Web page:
The SBC’s statistics show a slowly increasing total membership figure. Since 1980, our total membership has crept forward, and has increased by about a million and a half. With the exception of a couple of years in the late 1990’s, when the total membership declined, it has actually grown by about 1% per year. However, our average weekly worship attendance is reported as 6.1 million, which means that, on any given Sunday, almost two thirds of our members aren’t in church. Is that just a coincidence, or is it a glaring discrepancy? Not only that, but the weekly worship attendance reported by the churches in 1980 was slighly more than 7 million*, which means that what is probably our most valid measureable growth statistic shows that we are in at least as steep a decline as the UMC. We’ve lost 2 million people since 1980. Our other “vital signs,” baptism and Sunday school attendance, are also down. We baptize about 100,000 fewer people per year now than we did three decades ago, when we had fewer members, almost no “megachurches,” and our Sunday School attendance is down by half a million from what it was in 1980.
Not only that, but 75% of our churches, according to our own Lifeway publishers, are plateaued or declining. That’s about the same percentage of declining churches you will find in the United Methodist Church. And most of our growing churches are adding members by transfer from other churches, mainly because of where they are located, and not through increased evangelism. Lifeway’s statistical analysis shows that half of those enrolled in Sunday School in SBC churches are senior adults past 60, and our youth enrollment is down considerably from what it was in 1980, and our college-age enrollment is almost non-existent. There must be more behind what is going on than a church simply remaining conservative and evangelical, since it is clear that most of those kinds of churches are also experiencing decline.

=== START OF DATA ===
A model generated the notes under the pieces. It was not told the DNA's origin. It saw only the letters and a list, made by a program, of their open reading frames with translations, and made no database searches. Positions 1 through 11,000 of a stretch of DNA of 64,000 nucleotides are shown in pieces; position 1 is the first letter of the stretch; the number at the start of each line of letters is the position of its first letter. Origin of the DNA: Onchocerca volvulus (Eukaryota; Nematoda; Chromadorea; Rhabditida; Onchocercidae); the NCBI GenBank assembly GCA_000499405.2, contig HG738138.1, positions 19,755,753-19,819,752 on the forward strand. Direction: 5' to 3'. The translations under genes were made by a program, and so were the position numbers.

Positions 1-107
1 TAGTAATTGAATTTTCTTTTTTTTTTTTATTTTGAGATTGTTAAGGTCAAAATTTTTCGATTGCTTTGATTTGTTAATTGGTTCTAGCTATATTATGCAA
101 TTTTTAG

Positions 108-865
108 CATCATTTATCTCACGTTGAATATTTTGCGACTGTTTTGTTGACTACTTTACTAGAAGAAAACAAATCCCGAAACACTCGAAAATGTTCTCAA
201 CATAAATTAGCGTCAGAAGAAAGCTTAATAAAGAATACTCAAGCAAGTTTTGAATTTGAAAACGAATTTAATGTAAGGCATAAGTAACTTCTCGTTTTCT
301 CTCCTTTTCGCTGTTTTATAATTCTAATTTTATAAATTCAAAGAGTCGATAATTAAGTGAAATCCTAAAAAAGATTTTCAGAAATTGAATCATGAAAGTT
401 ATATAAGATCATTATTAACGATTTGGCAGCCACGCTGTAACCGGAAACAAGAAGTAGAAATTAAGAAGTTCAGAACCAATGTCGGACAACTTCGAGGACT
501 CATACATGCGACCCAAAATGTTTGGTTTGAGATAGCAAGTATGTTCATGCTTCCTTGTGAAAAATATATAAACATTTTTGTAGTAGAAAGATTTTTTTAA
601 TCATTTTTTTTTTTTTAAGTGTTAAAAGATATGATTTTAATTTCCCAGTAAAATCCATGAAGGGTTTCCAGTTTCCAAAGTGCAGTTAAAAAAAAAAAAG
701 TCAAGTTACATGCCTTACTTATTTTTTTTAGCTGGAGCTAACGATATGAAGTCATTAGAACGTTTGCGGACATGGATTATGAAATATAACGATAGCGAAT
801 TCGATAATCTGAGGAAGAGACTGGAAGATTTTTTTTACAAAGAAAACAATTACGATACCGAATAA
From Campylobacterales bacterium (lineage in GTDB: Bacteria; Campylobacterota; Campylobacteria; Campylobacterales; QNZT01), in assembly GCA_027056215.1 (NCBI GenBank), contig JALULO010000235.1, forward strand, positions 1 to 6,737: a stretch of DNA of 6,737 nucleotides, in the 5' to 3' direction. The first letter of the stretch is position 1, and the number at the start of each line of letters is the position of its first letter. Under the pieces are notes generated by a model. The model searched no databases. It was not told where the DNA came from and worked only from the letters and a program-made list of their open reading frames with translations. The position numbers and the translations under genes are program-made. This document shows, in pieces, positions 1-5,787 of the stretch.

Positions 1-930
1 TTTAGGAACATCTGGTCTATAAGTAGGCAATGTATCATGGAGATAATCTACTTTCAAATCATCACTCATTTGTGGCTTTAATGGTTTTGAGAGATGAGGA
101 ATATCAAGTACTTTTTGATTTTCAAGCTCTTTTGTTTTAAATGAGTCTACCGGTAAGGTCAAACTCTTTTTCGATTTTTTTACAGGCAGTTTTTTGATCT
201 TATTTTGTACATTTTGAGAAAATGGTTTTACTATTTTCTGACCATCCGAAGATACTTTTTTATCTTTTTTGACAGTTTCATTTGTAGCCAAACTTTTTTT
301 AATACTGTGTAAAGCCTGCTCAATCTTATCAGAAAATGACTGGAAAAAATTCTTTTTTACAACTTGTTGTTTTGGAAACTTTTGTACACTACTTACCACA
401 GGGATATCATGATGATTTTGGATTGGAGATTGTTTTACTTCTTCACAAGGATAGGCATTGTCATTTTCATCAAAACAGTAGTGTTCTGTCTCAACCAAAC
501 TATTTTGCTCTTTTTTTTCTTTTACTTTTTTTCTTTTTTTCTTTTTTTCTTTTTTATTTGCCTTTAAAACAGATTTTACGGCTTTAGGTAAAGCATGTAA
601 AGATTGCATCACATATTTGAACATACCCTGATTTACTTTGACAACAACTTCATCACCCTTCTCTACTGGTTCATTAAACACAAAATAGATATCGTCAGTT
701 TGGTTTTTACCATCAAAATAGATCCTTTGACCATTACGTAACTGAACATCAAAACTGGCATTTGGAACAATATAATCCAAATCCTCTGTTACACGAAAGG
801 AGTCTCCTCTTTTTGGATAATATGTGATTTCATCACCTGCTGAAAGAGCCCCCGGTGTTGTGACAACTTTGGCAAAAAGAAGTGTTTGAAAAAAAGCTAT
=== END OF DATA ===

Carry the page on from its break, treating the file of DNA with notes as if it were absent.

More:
Non-denominational churches appear to be growing. But are they growing simply by appealing to the disgruntled in denominational churches, through cutting-edge programs and contemporary worship, or are they being more “evangelistic,” and reaching lost people? It appears that evangelism, reaching those who are not believers, or who are not the children of believers, is not occurring in any kind of significant numbers anywhere. So is it just a matter of “denominational identity” becoming a thing of the past, or is there something happening in the way we do church in our culture that is causing a general decline in the total number of people practicing their faith in local churches?
*The weekly average worship attendance figure for the SBC for 1980 is taken from a quote in the 1980 book of reports, and from a similar quotation in a 1981 BSSB publication referencing the 1980 book of reports. The digest of letters in 1980 did not ask SBC churches to submit their average worship attendance, as it has since about 1990, so worship attendance was estimated. The UMC figure is based on an estimate by a UMC pastor.
The figures provided by Lifeway, stating that 75% of our churches are plateaued or declining, as well as the difference of over 10 million between our reported membership, are rounded estimates based on recent reports, as are the statistics related to baptisms.